“Can You Put That Tower BELOW the Tree Line?”


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Boston-based Blue Sky Towers LLC is seeking to build a 150-foot tall tower within a 100-by-100-foot patch of land near the Mashpee Fire Station. The tower aims to extend cell service into areas of southern Mashpee where inconsistent, or non-existent coverage has bred frustration and safety concerns among residents, reported The Mashpee Enterprise. The tower will host carriers Verizon Wireless and T-Mobile, with room for two more carriers to co-locate.

At a recent Cape Cod Commission subcommittee hearing on the proposed tower, Town Manager Rodney C. Collins commented on the need for better safety communication. “Since I became [town] manager in 2015, I don’t know of any issue that’s drawn more passion than folks at their homes, going out to the beach or going out for a walk and not being able to reach public safety officials,” said Collins.

Although the tower has much support, the project is still being questioned by many residents. Since the tower will be visible to certain homeowners in the area, residents voiced concerns regarding aesthetic appeal, its impact on their property values and on their health, reported the Enterprise.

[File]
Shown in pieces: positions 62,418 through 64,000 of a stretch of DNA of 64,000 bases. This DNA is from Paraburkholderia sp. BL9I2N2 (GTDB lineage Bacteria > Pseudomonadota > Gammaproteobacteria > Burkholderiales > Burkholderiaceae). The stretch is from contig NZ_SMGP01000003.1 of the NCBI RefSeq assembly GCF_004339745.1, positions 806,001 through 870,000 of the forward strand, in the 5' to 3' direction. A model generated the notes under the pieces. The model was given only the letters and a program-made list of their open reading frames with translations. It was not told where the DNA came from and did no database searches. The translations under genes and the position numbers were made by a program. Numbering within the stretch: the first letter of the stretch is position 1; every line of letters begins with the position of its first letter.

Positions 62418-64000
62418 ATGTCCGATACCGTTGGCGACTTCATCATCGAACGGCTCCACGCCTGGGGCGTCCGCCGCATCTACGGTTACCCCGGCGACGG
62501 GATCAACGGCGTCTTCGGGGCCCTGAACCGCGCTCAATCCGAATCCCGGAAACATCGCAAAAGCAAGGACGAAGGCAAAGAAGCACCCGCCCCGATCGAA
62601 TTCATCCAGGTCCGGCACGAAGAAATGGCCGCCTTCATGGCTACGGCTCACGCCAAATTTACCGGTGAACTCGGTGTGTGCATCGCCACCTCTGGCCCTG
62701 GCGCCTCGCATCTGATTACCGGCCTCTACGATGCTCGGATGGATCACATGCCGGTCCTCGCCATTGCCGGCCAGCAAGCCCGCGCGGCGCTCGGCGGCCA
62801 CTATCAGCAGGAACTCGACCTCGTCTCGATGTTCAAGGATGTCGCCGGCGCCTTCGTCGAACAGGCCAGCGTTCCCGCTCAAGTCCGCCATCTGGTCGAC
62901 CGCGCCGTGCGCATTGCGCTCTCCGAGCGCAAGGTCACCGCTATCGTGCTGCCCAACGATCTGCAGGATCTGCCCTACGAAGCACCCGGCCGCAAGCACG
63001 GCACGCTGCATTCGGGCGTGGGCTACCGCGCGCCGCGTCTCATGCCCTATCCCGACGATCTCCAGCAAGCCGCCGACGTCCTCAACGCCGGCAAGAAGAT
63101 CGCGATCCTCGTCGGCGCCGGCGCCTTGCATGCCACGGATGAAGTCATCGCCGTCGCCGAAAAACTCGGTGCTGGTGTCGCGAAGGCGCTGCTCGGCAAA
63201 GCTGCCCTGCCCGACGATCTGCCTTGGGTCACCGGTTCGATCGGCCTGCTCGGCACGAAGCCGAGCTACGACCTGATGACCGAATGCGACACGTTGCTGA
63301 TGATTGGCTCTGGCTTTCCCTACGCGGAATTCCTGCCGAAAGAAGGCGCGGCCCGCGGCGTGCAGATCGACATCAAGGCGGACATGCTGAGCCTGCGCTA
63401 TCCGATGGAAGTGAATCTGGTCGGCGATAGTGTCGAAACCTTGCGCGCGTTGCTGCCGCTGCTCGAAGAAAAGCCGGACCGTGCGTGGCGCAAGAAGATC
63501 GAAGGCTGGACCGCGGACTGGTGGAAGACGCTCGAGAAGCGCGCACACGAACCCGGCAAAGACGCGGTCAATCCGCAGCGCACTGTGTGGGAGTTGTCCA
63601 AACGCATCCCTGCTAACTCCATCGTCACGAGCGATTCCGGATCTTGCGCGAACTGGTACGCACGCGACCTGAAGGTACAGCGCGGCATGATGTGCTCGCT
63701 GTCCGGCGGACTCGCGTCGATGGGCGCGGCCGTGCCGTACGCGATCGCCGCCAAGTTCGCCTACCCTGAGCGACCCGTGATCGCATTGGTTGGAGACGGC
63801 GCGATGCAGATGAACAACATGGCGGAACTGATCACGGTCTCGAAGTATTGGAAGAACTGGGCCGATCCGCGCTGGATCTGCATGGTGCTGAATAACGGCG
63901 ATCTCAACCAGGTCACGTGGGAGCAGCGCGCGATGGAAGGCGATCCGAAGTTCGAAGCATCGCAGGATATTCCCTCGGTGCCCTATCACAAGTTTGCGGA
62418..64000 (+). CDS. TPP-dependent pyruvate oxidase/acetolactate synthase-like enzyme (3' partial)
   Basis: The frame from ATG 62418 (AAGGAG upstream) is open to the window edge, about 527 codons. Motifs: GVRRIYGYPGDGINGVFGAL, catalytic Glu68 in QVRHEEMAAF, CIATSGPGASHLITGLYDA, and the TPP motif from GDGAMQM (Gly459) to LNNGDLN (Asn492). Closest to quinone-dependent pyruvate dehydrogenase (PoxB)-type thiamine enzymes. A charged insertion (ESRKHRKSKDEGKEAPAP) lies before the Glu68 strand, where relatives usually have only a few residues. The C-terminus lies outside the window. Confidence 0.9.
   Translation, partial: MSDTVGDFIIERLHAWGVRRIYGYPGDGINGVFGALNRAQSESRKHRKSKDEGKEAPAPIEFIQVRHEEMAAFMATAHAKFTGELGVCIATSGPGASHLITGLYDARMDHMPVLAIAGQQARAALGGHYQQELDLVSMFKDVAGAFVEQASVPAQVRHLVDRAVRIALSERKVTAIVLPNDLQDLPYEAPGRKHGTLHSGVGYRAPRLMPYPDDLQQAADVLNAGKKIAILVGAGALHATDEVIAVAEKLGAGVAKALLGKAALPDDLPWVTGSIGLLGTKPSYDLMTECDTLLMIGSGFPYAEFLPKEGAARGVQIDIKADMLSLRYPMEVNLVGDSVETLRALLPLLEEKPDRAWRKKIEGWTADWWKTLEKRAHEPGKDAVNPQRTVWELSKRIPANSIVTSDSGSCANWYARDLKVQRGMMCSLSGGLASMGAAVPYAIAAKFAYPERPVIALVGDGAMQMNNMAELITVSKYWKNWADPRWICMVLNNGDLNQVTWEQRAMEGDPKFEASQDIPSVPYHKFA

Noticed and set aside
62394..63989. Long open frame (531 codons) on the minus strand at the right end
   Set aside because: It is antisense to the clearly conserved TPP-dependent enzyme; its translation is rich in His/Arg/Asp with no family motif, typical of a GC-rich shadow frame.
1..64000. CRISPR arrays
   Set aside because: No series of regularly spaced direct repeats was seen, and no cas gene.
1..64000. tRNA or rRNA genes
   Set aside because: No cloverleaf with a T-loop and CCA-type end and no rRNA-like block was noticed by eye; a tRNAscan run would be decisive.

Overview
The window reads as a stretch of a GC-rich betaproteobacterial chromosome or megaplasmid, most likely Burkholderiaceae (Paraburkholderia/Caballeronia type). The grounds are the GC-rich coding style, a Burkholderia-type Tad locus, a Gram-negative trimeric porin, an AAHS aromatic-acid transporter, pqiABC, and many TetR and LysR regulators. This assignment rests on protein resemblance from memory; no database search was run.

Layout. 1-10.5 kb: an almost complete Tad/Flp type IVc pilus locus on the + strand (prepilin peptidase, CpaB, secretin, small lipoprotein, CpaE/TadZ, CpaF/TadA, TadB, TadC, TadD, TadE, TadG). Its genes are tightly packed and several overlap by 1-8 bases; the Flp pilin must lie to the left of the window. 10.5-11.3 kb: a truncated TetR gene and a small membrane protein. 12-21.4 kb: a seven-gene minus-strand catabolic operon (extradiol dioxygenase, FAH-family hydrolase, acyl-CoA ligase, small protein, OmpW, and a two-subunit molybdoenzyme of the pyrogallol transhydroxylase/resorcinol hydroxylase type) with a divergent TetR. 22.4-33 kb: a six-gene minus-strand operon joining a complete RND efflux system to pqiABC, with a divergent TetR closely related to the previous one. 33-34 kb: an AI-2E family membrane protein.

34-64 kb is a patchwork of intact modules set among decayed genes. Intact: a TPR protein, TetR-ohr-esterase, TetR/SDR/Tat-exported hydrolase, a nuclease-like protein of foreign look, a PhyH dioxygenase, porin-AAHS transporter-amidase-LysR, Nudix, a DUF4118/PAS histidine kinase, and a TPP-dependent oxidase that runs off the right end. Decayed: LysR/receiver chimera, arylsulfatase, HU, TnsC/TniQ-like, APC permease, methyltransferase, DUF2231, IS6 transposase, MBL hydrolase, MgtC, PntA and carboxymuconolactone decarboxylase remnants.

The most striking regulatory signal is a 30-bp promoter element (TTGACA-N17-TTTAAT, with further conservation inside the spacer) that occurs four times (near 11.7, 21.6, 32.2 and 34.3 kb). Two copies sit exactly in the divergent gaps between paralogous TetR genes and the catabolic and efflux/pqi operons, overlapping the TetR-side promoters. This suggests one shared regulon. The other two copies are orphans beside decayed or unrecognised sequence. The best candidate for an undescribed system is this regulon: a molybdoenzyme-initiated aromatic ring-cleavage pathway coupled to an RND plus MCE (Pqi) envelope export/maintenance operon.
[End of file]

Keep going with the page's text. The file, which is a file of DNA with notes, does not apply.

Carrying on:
Residents asked if the tower could be moved to a different location or if the height could be lowered to sit below tree lines. “Is there a sweet spot [on] the parcel that might minimize impacts for everyone? We don’t have an answer for that,” said David Maxson, the commission’s consultant, but noted it was something the commission could ask Blue Sky to explore.

Regarding tower height, Maxson and carrier representatives stated that as the tower gets lower, the quality of coverage diminishes. This will be especially true for carriers whose antennas will be placed lower on the pole. Presenters also recommended camouflaging the tower with paint or erecting a monopine to address aesthetic concerns.

Where health concerns were involved, Maxson, who is a member of the International Committee on Electromagnetic Safety, noted health risks will play no role in either the commission or the town’s decision-making process due to the 1996  Telecommunications Act.

Maxson added, “There’s a lot of scary stuff on the internet but there’s a really strong basis for the safety standards.”

Regarding next steps, another public hearing has been scheduled. Additionally, the subcommittee can request further information from the applicant and will make a recommendation to the full commission. If the commission votes in favor, the company will begin the special permit process with the planning board, reported the Enterprise.

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September 11, 2018